CONCORD – The hot-button, election-year issues of gun control, abortion rights, public employee labor rights and citizen suits over PFAS contamination all took center stage as Gov. Chris Sununu vetoed four bills on those topics Friday afternoon.
In all cases, the two-term Republican has enough GOP minority support in the Legislature if it sticks together to win veto override fights.
All of these bills are expected to come up when lawmakers are brought back into session Sept. 16 at the University of New Hampshire in Durham.
The most hotly contested was Sununu’s decision for the second straight year to turn back legislation that would put New Hampshire in the ranks of 19 states with “red flag” laws.
New Hampshire and Maine are the only New England states without them.
These measures permit a judge to temporarily seize the guns of someone a judge determines is at “extreme risk” of causing violence to that person or to others.
Sununu charged that the bill (HB 687) violated the Second Amendment rights of firearm owners along with four other constitutional provisions including unreasonable search and seizure and the right to a speedy trial.
Although Sununu supports abortion rights, he struck down legislation (HB 685) that would require all commercial health care plans that cover maternity costs to insure abortion services.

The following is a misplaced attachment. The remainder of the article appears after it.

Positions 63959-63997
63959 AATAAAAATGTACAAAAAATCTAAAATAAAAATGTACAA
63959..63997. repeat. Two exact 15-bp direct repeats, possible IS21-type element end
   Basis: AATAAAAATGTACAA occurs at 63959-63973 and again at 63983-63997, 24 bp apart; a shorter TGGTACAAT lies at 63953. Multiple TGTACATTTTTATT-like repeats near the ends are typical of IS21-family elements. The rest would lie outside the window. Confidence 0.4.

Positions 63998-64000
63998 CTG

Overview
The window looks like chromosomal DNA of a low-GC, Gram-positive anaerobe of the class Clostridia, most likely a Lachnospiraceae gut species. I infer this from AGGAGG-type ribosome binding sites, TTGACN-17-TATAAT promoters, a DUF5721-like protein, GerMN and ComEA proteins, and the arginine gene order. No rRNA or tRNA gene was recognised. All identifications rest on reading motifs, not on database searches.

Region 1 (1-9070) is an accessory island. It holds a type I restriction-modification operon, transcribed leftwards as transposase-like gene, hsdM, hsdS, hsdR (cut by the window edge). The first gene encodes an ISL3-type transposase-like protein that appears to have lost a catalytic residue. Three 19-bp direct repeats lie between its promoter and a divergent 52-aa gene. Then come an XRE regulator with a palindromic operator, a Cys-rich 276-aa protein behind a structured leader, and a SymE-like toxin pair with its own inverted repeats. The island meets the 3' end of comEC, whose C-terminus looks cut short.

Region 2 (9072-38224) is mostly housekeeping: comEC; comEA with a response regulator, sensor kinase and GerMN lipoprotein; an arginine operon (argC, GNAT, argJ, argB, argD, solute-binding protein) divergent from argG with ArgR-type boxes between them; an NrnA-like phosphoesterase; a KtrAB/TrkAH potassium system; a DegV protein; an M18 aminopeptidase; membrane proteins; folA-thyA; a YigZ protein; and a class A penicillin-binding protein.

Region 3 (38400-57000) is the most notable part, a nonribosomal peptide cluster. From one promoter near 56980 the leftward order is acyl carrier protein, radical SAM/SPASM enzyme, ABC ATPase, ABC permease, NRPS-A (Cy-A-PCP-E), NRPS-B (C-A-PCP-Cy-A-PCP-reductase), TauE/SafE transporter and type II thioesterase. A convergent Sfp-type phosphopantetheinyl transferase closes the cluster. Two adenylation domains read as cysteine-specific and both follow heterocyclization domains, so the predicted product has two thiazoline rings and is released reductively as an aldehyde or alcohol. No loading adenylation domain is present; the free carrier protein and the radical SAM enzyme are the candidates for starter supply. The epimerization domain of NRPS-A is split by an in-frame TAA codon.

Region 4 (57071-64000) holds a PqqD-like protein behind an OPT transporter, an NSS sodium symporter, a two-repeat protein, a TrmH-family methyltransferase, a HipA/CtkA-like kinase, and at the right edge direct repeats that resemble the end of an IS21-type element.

The governor said this runs afoul of a federal law that bans discrimination against plans that don’t reimburse for abortions.
“This bill would risk the state’s federal health care funding in the middle of a pandemic, take away the freedom of choice for those employees and employers who object to being forced to partake in or to provide abortion services, and expose the state to expensive litigation,” Sununu said.
The PFAS legislation Sununu vetoed (HB 1375) was part of an omnibus health monitoring measure.
Sununu said under his watch the state has adopted some of the nation’s toughest limits on PFAS allowed in drinking water and sued companies to hold companies accountable for damages.
But the governor attacked what he considered the vague legal rights for citizens to sue over contamination.
Sununu said the labor rights bill (HB 1494) he vetoed had some laudable parts to it, but one section would let labor groups get certified as unions by a public, written majority signed by potential members, bypassing the current process done by secret ballot.
“It is particularly odd that the Legislature has now sent several bills that would undermine public employee privacy despite New Hampshire citizens resounding passage of a constitutional amendment in 2018 that protects privacy rights of our citizens,” Sununu said.”